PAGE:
Japanese "Amur" lilac in bloom
image by Gregory Kohs:commons.wikimedia.org
Japanese lilac, known botanically as Syringa reticulata, is a species of flowering tree or large shrub that throws warm white blooms in late spring and early summer. Japanese lilac is hardy in USDA zones 3 through 7, thrives in a full sun to partial shade exposure and evenly moist soil. They are grown as specimen landscape plants, in borders and for cut flowers. Plant your Japanese lilac in the spring or fall to minimize stress on the tree.
Prepare a planting hole in nutrient rich and well drained soil that is twice the width and half again as deep as the lilac's root ball. Till up the soil on the sides and floor of the hole to loosen it, making new root penetration easier. Amend the planting hole and soil with compost or well aged manure to boost the nutrient quotient. When planting multiple lilacs, allow an interval of at least 15 feet up to 25 feet to accommodate the trees' spread at maturity.
Slide the tree out of its nursery pot gently while leaning the pot onto its side. Place the plant in the prepared hole so that it sits at the exact same depth in the soil as it was in its nursery pot. For balled and burlapped trees, ensure that the top of the root ball is level with the surrounding ground soil.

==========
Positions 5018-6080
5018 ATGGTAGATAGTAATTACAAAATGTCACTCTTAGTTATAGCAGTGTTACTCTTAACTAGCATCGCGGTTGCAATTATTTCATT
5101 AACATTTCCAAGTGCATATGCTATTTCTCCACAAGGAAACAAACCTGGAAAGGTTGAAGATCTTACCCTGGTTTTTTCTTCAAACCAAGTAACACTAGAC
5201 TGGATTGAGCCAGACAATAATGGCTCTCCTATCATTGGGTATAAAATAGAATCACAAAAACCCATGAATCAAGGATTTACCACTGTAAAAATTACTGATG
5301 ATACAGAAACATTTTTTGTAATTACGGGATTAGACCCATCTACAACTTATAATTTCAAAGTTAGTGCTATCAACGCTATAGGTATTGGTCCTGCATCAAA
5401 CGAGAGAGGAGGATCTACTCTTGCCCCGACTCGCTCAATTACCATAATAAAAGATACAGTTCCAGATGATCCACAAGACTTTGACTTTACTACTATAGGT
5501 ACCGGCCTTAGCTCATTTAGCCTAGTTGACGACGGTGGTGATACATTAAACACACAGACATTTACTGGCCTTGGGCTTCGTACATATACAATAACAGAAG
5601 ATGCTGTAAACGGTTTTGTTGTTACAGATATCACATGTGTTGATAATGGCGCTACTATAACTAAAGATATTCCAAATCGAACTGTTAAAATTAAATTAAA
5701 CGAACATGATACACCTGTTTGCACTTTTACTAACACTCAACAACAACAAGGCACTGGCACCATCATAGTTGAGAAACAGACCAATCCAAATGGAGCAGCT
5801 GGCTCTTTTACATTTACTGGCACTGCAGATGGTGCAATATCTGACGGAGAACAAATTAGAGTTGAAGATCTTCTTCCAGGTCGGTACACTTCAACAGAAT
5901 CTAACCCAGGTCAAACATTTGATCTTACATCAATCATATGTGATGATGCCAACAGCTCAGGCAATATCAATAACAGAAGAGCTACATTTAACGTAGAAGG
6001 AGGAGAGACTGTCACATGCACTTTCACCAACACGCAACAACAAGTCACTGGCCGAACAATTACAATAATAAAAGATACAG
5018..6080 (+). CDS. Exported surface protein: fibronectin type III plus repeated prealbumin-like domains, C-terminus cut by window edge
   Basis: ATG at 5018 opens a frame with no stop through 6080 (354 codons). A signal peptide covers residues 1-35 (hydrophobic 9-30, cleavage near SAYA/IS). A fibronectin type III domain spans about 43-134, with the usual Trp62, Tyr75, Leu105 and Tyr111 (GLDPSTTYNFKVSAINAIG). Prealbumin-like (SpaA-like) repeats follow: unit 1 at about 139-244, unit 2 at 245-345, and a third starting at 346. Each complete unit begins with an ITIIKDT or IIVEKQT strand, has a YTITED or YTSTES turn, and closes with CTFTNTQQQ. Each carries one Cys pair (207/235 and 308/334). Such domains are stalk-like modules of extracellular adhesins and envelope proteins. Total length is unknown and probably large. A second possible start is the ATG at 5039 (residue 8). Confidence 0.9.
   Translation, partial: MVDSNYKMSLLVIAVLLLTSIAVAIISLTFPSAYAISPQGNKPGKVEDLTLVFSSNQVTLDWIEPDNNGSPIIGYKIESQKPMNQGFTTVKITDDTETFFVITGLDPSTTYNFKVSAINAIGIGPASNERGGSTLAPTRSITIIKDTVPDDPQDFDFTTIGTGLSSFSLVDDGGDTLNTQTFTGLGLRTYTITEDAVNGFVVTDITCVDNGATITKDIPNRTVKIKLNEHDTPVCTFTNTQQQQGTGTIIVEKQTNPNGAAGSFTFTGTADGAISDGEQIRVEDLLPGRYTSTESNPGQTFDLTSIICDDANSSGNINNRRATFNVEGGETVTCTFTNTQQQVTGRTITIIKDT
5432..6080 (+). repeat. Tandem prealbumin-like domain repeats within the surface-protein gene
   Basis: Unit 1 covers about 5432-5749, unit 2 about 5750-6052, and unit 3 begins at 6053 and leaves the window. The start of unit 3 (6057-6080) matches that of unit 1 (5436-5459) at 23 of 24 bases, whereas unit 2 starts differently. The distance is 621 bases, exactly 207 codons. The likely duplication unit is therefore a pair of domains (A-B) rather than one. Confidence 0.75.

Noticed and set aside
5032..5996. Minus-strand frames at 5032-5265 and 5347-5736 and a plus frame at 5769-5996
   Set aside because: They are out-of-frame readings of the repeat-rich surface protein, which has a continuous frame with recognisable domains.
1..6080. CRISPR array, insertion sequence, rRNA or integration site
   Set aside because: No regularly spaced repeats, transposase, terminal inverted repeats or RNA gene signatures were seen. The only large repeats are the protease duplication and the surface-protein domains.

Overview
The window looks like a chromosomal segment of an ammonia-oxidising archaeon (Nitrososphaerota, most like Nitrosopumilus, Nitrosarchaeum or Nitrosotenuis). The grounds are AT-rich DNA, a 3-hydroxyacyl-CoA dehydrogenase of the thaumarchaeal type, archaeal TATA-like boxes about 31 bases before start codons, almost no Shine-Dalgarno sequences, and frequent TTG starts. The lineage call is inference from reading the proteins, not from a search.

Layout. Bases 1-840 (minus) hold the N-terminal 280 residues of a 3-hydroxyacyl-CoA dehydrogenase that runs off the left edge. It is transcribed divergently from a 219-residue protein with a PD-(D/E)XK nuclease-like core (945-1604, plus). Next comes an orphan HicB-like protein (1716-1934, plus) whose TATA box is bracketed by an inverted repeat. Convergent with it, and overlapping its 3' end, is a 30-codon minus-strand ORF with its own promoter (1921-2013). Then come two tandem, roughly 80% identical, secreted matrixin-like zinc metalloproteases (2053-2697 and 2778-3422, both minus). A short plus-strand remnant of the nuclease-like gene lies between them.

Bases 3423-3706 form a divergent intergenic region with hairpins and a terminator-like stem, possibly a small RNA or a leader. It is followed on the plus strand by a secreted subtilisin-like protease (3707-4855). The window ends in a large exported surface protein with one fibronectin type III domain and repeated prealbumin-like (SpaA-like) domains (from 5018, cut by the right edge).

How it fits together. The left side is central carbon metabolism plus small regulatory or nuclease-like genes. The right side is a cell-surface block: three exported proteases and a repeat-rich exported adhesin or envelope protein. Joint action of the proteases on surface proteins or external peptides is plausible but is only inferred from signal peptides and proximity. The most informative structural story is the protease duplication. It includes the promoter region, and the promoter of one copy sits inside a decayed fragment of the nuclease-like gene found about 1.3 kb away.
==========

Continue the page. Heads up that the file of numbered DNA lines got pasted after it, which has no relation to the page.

Replace the soil around the root ball with the added compost and tamp down with your hands or heels to collapse any large air pockets. When the hole is filled halfway with soil water in and allow the water to percolate down into the soil before filling in the rest of the soil. With the excess displaced soil, create a 3-inch high moat around the root ball to act as a catch for water. Fill the moat with water and allow it to percolate down and refill it once more.
Mulch the base of the tree with an organic material to feed the soil and reduce moisture lost to the atmosphere. Use cocoa hulls, compost, leaf mold or shredded bark in a 2-inch thick doughnut-like blanket laid from a foot out from the trunk to the drip line of the tree.